fg - The reason why PE funds lever a transaction with debt
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The reason why PE funds lever a transaction with debt

Debt is used in many financial transactions. If you recall your Corporate Finance 101, you know that the basic elements in the capital structure is equity and debt. While most investments involve trading of equity, debt is also used to realize larger ROIs.

Here, we look at the use of debt by Private Equity firms when investing in a company. Private Equity firms invest normally in Small and Medium Enterprises (SMEs) and invest an average ticket of $100M-$300M in the United States. They use significant debt to fund a purchase, using a Leveraged Buy Out (LBO) transaction.

The reason why debt is used is to increase the Return on Investment (ROI). Let us take an example. If the acquisition price is $150M for a company that generates $20M in EBITDA annually, and the PE fund leverages the transaction by 3.5x EBITDA, meaning finances the deal with $70M in debt. The PE fund puts in the remaining $80M and shift the debt to the company purchased.

Thus, by leveraging the transaction, the PE fund naturally creates value by putting in only 50% of the purchase price from its own pocket, instead of paying the entire $150M. Once the future cashflows are used to service the debt, any additional value that the company creates brings about substantial cash-on-cash return to the PE fund. This is referred to as creation of value through deleveraging a company.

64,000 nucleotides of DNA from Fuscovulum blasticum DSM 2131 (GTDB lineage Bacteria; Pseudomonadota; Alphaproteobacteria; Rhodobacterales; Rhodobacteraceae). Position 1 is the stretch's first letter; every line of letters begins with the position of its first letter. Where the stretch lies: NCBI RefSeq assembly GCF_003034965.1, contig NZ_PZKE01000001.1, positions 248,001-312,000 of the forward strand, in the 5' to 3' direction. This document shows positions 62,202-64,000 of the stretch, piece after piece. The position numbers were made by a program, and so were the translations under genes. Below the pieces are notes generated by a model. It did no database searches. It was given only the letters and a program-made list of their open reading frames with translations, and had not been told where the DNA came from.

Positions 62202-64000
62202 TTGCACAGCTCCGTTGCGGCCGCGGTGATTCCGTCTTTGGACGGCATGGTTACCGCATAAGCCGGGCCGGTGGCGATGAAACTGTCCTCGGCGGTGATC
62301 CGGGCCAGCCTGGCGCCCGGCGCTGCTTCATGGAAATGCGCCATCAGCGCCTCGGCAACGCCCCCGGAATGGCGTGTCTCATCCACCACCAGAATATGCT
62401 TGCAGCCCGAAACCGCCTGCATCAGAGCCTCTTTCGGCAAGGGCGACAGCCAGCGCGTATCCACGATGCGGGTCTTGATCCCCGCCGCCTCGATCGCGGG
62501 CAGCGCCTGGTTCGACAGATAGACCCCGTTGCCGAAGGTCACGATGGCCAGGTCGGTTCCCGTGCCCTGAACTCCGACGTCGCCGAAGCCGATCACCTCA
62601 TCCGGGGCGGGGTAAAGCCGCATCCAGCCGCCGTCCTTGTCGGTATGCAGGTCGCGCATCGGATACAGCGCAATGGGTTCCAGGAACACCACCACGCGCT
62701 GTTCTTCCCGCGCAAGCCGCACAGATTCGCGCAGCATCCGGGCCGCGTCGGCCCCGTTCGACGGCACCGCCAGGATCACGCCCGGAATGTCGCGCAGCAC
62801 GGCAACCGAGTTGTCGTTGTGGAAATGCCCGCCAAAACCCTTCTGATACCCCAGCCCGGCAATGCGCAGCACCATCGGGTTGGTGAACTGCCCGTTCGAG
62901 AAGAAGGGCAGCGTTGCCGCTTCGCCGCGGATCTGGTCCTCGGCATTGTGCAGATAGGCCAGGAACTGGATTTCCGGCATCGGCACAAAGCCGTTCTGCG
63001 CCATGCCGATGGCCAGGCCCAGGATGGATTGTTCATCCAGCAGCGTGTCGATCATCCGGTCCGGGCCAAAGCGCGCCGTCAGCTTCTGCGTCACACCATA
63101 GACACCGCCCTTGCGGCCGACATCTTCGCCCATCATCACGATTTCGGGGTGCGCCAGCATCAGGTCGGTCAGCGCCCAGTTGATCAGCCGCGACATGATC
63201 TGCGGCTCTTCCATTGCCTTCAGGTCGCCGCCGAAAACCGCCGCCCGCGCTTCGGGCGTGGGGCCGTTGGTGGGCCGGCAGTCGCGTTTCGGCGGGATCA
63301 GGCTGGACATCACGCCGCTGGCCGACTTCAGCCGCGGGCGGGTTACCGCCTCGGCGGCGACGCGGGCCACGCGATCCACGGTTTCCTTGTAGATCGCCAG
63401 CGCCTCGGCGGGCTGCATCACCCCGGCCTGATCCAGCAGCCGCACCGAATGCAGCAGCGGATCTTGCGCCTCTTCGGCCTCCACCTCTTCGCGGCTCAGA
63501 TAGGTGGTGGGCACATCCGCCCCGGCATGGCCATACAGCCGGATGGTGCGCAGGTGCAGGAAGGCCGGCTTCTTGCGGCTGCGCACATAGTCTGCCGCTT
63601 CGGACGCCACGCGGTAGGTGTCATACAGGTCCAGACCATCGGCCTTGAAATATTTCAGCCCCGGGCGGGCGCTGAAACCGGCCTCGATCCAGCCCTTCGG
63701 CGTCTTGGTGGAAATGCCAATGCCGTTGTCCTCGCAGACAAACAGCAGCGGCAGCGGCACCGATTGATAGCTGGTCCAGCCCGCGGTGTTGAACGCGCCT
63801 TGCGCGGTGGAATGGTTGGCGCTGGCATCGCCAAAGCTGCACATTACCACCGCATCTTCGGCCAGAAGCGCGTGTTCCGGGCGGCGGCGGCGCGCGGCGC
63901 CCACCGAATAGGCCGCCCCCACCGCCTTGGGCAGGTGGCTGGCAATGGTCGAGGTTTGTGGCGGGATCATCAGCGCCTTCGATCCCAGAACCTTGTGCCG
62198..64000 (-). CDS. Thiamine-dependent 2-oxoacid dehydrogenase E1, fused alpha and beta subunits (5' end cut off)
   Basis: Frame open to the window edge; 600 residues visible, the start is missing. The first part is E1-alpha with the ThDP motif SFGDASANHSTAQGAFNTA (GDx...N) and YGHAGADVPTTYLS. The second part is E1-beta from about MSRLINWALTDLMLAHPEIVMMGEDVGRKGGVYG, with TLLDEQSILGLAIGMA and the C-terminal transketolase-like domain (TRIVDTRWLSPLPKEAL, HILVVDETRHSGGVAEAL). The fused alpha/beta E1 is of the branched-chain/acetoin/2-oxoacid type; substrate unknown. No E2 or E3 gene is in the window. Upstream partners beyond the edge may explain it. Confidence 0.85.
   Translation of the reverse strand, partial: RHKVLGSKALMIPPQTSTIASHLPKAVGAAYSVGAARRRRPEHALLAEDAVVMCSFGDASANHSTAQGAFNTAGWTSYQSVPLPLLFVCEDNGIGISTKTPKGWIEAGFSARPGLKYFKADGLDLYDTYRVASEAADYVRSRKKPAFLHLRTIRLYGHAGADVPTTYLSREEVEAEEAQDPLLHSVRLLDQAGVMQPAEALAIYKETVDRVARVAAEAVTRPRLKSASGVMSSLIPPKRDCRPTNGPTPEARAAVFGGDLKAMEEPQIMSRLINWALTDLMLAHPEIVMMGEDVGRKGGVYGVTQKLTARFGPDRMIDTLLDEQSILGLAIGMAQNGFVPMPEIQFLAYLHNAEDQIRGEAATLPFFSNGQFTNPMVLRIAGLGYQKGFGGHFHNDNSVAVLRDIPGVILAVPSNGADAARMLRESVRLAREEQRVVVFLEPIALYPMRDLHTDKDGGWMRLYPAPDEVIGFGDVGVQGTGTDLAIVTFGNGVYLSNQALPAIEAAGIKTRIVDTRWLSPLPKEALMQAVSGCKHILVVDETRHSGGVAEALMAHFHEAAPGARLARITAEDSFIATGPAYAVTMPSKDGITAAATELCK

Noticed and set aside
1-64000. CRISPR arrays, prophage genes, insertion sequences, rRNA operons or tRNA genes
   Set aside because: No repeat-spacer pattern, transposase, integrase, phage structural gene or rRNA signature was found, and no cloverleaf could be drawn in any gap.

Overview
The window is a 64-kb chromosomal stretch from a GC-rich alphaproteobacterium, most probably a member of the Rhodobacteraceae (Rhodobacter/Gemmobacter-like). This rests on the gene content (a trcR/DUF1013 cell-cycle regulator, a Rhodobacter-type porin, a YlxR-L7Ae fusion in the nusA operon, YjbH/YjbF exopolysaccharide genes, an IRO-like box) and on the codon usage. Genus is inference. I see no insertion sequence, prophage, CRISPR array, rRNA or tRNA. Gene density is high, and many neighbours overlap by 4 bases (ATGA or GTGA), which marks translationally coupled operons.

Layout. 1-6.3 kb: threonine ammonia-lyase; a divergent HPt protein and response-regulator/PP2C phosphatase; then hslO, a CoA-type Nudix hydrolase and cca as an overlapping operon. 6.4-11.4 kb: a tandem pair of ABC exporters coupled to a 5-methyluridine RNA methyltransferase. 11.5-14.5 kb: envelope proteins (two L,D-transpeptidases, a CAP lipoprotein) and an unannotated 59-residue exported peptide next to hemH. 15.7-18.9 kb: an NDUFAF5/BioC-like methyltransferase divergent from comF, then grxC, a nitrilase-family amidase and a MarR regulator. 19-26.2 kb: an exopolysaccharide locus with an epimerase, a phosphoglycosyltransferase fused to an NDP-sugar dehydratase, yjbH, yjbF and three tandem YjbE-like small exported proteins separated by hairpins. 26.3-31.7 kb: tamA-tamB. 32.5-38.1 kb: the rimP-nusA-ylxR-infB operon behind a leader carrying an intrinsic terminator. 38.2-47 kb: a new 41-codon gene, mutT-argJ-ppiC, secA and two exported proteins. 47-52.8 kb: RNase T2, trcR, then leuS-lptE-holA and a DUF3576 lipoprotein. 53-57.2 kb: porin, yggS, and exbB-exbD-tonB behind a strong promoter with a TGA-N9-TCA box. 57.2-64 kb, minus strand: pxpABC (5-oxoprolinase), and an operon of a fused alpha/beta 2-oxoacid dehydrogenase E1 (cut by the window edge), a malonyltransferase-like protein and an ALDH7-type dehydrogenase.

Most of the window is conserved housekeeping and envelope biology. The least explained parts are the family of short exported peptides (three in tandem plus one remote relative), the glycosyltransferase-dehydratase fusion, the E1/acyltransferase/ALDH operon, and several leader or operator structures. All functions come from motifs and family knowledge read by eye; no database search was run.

ff - The reason why PE funds lever a transaction with debt

While this sounds bad to the company that the fund invests in, it really is not. In a leveraged transaction, the equity provided to a PE fund in return for the investment is lower. As a result, the company receives significant cash from the PE fund and retains enough equity to realize capital gain. Growth companies usually go for PE investments, as such companies value retaining as much equity internally as possible.

This was recently the case with a company operating in Dalton pass, New Mexico, that was acquired by Carlyle group. Despite the fact that Carlyle levered the acquisition with 75% debt, the seller was willing to engage, both due to the minimal equity trade-off and the prestige of being associated with Carlyle.

LBO’s have been the traditional method of PE investments ever since the first PE fund started. Over the years, the amount of debt in a single transaction has reduced due to concerns about effectively servicing the debt. There are also better regulatory restrictions today on how much debt can be loaded on a company.a

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